Sixth Circuit Highlights The Difficulty of Calculating Work-Related Expenses Under the FLSA
Time 4 Minute Read
Sixth Circuit Highlights The Difficulty of Calculating Work-Related Expenses Under the FLSA
Categories: Class Actions

On March 12, 2024, the United States Court of Appeals for the Sixth Circuit reversed two separate district court decisions addressing how pizza delivery drivers should be reimbursed for their vehicle-related expenses under the Fair Labor Standards Act (FLSA).

The underlying cases involved minimum wage claims under the FLSA.  In both cases, the drivers alleged that their employers had not sufficiently reimbursed them for the expenses they incurred while using their personal vehicles to make deliveries, resulting in the employees earning less than the minimum wage.  One employer had reimbursed drivers 28 cents per mile, whereas the other employer had paid a flat-fee of $1.00-$1.50 per delivery.

Though the FLSA does not expressly require employers to reimburse employees for work-related expenses, the failure to fully reimburse employees for their personal expenses can violate the FLSA if these out-of-pocket expenses cause the employees’ weekly wages to fall below the minimum wage. 

This is generally referred to as the “free and clear” rule.   Specifically, FLSA regulations state that each employee’s minimum wages must be “paid finally and unconditionally or ‘free and clear’” of any “kick-back” to the employer.  29 C.F.R. § 531.35.  These regulations likewise provide that, if an employer requires an employee to “provide tools of the trade” for purposes of “the performance of the employer’s particular work,” the employer violates the FLSA if “the cost of such tools purchased by the employee cuts into the minimum or overtime wages required to be paid to him under the Act.”  Therefore, if an employer requires a minimum-wage employee to provide his own “tools” for work, the employer must reimburse him for 100% of the cost of doing so.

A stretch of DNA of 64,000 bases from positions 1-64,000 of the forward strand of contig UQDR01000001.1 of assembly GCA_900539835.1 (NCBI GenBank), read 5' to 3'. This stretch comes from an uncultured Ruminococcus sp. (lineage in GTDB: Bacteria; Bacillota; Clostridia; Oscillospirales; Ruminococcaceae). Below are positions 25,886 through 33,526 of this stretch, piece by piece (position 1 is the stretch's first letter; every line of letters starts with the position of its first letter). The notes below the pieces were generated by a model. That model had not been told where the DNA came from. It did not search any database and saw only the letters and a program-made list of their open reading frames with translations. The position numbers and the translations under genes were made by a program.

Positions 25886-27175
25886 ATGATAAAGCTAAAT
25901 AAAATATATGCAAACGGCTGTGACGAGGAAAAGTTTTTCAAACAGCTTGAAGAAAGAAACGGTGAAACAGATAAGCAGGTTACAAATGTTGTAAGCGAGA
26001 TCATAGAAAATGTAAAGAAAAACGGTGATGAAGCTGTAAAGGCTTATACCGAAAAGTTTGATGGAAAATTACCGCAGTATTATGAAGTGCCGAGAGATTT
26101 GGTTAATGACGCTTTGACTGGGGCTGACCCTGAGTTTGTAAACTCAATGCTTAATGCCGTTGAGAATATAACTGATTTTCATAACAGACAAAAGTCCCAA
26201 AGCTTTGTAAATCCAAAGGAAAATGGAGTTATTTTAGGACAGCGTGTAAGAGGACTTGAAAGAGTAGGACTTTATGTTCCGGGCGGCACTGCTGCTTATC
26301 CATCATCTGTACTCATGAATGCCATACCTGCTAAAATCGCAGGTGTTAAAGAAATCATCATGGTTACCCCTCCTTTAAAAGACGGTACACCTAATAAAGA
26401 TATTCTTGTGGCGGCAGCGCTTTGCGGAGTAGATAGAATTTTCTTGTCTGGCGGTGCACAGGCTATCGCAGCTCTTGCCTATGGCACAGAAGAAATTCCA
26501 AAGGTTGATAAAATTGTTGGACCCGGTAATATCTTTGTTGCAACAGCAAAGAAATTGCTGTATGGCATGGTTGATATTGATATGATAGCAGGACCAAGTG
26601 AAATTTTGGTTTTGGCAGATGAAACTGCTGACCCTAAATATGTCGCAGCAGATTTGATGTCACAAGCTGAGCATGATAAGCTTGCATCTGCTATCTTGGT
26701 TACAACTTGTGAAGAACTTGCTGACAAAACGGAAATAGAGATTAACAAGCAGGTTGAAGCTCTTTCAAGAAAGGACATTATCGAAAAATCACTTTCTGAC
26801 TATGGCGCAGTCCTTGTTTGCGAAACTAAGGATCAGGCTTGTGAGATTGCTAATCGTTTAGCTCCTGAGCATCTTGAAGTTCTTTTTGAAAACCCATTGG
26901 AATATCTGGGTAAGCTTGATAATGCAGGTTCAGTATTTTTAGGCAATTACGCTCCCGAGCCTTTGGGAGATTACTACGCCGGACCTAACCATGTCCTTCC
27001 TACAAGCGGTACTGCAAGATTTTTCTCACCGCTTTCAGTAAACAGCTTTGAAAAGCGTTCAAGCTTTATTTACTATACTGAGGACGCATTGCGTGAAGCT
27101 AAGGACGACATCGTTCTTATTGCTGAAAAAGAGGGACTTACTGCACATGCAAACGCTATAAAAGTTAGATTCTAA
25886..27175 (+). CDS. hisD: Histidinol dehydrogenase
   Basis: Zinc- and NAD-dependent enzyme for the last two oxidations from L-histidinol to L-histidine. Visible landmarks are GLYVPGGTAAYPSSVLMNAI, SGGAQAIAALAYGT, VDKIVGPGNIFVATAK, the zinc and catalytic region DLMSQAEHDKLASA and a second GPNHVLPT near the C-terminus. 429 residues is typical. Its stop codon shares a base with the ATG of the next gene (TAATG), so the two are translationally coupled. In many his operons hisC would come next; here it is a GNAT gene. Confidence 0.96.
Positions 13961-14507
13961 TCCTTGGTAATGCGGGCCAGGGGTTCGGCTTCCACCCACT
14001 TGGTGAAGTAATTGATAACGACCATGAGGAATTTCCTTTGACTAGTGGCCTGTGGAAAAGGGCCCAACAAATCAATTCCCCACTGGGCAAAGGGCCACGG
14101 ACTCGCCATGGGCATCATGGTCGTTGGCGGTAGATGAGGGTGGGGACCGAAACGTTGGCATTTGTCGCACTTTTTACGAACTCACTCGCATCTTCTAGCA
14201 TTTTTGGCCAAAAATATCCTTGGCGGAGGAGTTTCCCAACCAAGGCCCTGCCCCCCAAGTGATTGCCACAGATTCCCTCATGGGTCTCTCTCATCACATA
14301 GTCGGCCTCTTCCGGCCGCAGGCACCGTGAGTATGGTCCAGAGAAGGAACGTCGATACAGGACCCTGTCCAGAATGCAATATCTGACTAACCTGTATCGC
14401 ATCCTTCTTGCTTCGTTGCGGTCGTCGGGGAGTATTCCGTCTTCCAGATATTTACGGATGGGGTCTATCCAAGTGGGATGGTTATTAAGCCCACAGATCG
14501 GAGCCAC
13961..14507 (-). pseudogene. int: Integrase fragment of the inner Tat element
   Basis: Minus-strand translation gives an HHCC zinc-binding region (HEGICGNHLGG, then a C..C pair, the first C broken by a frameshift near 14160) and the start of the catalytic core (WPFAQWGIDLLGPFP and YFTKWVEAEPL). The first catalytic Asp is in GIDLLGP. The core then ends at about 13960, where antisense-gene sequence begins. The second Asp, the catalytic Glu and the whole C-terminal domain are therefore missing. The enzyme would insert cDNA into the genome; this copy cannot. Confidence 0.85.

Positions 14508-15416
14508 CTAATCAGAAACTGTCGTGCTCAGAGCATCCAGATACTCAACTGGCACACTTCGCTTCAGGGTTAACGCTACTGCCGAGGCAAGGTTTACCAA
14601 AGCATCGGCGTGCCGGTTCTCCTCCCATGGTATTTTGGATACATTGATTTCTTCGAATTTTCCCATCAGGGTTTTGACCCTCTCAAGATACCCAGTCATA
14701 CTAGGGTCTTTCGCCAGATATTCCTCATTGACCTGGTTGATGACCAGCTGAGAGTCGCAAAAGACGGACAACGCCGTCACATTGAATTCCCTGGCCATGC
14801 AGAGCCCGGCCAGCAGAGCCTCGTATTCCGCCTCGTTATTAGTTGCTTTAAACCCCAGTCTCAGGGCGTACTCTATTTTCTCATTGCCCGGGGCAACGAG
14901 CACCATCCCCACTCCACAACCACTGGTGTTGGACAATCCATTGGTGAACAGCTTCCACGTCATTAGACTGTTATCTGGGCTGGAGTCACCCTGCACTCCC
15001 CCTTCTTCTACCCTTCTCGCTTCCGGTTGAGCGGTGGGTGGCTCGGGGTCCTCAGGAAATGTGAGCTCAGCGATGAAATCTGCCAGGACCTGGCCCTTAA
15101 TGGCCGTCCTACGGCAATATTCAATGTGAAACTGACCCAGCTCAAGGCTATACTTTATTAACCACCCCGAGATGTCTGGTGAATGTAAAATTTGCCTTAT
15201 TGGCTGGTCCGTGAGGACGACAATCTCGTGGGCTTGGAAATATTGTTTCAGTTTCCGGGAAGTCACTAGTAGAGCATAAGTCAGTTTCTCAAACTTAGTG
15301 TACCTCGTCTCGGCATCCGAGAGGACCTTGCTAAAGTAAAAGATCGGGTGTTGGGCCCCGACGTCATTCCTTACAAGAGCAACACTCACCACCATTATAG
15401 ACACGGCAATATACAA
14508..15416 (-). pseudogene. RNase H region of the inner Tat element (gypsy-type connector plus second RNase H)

The Sixth Circuit addressed two different approaches to reimbursing expenses.  In the first case, the district court had agreed with the plaintiffs that the employer should use the standard IRS mileage rate (54 cents) to reimburse employees.  In the second case, the district court had sided with the employer and held that it could use a “reasonable approximation” of the costs.  The Sixth Circuit rejected both approaches.

In doing so, the Sixth Circuit started with the premise that the FLSA is an “Occam’s Razor” in that the FLSA “says that an employee is entitled to the minimum wage specified therein—period.”  From there, the Sixth Circuit rejected the use of the IRS mileage reimbursement rate because it could result in an underpayment or overpayment of the drivers’ actual expenses.  The Sixth Circuit noted that the IRS rate was a “nationwide average” that did not necessarily reflect each individual driver’s actual costs, which could vary by location, type of vehicle, and each driver’s specific driving habits.  The Sixth Circuit likewise rejected the employer’s attempt to use a “reasonable approximation” of the expenses because, by its very nature, an approximation would not fully reimburse employees for their actual expenses in all instances.

Though the Sixth Circuit acknowledged the difficulty of correctly calculating each driver’s actual expenses, the Sixth Circuit was not entirely sympathetic, writing: “[T]he employers themselves created this situation: first by paying their drivers the bare minimum wage; then by requiring them to provide their own vehicles to deliver pizzas on the defendants’ behalf; and finally by cutting it close (at least according to the allegations here) as to whether they have adequately reimbursed their drivers for the cost of providing those vehicles.  Remove any of those elements and these cases likely do not get filed.”

Despite rejecting both approaches, the Sixth Circuit declined to articulate the standard that the district courts should have used.  Instead, the Sixth Circuit suggested that the district courts should consider on remand whether some type of burden-shifting approach would be appropriate: “For example, the employee might present prima facie proof that a reimbursement was inadequate; the employer might then bear the burden of showing that the reimbursement bore a demonstrable relationship to the employee’s actual costs; and then the employee would bear the burden of proving the employer’s reasoning wrong.  Or perhaps such an arrangement might not be appropriate.”

It is unclear if other courts will endorse the Sixth Circuit’s approach.  However, for now, it is safe to say that this remains an open question in the Sixth Circuit, and employers should continue to watch this space for developments.

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